As the 2016 Presidential Race heats up this fall, the candidates on both sides of the aisle are introducing their platforms on a variety of policy issues, from immigration, to tax reform and education.  However, Hillary Clinton is the only candidate to have released a platform on a topic that directly impacts the lives and livelihood of people all around the country – a plan for Rural America.[1]  Hopefully, this is just the start and more candidates will lay out their policy plans.  For now, rural advocates can analyze the plan we have thus far.

Clinton’s “Plan for a Vibrant Rural America” lays out four focus areas designed to address the educational, economic, and health issues facing rural communities.  Clinton intends to (1) “Spur[ ]  investment to power the rural economy;” (2) “Rais[e] agriculture production and profitability for family farms;” (3) “Promot[e] clean energy leadership and collaborative stewardship;” and (4) “Expand[ ] opportunity in rural communities across America.” [2]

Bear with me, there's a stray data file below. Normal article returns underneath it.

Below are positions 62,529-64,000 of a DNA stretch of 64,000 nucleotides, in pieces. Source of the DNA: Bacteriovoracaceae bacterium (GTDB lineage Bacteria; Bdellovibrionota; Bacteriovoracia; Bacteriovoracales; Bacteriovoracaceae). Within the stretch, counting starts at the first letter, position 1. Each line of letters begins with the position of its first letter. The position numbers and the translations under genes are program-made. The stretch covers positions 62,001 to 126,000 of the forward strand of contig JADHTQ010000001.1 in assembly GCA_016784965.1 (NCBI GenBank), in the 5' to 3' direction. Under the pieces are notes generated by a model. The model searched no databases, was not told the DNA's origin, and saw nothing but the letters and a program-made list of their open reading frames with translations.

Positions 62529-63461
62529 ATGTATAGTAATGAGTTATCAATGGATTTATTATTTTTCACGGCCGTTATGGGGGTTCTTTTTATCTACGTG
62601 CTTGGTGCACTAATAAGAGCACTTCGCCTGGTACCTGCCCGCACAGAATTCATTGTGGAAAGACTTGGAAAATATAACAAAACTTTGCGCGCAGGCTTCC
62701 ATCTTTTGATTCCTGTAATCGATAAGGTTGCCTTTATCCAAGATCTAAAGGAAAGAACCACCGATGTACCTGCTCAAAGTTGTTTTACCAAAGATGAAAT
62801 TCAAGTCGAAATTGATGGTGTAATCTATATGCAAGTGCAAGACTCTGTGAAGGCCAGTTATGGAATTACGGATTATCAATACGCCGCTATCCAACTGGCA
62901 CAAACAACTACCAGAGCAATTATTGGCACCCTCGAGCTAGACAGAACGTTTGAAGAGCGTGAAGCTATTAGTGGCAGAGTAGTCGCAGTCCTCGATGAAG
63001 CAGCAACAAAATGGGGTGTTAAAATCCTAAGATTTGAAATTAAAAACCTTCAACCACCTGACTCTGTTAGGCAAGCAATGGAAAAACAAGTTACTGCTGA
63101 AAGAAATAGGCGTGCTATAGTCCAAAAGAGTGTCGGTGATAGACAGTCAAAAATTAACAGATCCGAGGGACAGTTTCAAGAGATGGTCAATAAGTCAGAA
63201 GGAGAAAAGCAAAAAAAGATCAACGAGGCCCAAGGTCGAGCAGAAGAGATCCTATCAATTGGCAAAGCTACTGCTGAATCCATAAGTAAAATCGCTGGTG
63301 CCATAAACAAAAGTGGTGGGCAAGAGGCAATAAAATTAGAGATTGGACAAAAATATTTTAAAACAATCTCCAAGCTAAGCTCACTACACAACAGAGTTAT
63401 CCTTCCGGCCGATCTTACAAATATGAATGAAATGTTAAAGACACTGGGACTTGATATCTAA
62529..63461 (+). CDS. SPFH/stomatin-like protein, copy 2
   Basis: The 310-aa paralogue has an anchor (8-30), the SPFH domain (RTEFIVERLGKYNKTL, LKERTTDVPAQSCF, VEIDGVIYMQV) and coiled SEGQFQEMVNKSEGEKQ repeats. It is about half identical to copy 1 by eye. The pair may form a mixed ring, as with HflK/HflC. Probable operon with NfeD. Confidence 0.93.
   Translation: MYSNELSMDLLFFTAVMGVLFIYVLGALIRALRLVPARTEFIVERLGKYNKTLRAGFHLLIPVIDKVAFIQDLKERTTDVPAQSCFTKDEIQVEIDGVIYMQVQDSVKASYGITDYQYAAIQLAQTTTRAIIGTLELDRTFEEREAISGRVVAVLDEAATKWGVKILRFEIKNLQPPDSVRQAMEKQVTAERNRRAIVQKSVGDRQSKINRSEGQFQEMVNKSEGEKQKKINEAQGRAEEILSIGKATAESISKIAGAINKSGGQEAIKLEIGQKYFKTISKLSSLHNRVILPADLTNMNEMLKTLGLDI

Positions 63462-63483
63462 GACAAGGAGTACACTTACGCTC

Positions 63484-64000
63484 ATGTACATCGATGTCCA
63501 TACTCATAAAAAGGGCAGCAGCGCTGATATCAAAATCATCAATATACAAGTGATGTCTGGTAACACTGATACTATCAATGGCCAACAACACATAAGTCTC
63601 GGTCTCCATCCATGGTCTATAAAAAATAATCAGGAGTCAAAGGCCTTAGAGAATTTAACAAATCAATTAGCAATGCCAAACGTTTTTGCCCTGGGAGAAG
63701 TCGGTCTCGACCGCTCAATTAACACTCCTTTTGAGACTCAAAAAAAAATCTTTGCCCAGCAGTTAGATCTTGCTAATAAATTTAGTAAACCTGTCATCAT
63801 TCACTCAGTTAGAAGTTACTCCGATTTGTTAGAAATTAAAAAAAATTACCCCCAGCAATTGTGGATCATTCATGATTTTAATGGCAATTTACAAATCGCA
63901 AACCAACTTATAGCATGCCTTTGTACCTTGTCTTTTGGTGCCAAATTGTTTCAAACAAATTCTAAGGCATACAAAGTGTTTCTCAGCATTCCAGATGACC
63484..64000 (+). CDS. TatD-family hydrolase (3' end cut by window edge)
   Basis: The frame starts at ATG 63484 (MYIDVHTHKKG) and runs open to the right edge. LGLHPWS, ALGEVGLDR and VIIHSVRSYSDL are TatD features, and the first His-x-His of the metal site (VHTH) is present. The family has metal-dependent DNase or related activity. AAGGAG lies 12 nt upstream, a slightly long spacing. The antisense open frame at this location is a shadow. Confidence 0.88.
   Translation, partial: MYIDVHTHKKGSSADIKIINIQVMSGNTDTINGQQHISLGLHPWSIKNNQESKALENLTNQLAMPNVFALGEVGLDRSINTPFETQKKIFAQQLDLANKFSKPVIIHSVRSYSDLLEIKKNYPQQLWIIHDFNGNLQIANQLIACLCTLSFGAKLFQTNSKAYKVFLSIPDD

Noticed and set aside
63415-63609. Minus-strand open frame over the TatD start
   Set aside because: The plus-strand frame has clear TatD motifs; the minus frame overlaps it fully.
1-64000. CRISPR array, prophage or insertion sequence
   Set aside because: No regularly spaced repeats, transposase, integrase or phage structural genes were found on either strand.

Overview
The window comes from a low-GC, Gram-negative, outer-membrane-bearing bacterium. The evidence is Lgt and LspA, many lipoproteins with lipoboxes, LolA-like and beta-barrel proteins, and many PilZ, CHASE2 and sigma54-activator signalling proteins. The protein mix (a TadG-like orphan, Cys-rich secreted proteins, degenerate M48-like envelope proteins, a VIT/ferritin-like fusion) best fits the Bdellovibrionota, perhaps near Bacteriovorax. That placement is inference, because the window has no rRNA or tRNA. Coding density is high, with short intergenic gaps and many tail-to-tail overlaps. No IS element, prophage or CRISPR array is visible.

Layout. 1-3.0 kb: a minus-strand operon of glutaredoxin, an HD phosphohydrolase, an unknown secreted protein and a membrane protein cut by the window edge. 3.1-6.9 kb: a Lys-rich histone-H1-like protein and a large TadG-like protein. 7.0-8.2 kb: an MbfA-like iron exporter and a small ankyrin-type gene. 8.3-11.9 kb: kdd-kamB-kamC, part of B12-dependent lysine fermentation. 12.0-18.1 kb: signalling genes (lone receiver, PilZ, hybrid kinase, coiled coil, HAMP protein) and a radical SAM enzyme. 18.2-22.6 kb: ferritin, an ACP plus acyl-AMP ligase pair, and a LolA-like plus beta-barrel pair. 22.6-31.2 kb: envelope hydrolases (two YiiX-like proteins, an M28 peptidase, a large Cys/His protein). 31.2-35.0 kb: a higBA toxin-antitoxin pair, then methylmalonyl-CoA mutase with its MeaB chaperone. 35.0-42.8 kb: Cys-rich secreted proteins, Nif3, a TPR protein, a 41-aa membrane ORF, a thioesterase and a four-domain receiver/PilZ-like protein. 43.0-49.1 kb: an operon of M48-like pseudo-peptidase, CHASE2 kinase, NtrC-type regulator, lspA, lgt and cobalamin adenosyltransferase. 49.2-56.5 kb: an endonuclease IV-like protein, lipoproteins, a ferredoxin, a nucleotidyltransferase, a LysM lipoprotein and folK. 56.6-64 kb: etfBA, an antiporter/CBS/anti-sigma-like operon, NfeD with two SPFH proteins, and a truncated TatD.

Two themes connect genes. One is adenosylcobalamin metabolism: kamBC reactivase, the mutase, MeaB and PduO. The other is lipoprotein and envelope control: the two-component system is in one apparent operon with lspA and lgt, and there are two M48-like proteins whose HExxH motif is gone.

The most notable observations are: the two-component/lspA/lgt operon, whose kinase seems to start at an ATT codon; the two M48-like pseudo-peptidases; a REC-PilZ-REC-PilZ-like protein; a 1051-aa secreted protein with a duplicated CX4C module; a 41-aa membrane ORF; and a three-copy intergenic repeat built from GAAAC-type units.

To spur the rural economy, Clinton plans to improve infrastructure, access to credit and capital, and investments.  To do so, Clinton would increase the number of Rural Business Investment Companies (RBIC), simplify regulations for community banks that do not measure assets in billions, create and invest in a national infrastructure bank, streamline, expand, and make permanent the New Markets Tax Credit (NMTC), and strengthen USDA grant programs.  These programs would facilitate and develop capital networks and, in turn, increase rural communities’ access to private sector capital.  The areas of infrastructure Clinton would focus on include rural water, transportation, and broadband services.  Regarding USDA, Clinton’s plan centers on funding flexibility and leveraging local resources by working with community partners and public entities to expand the StrikeForce Initiative.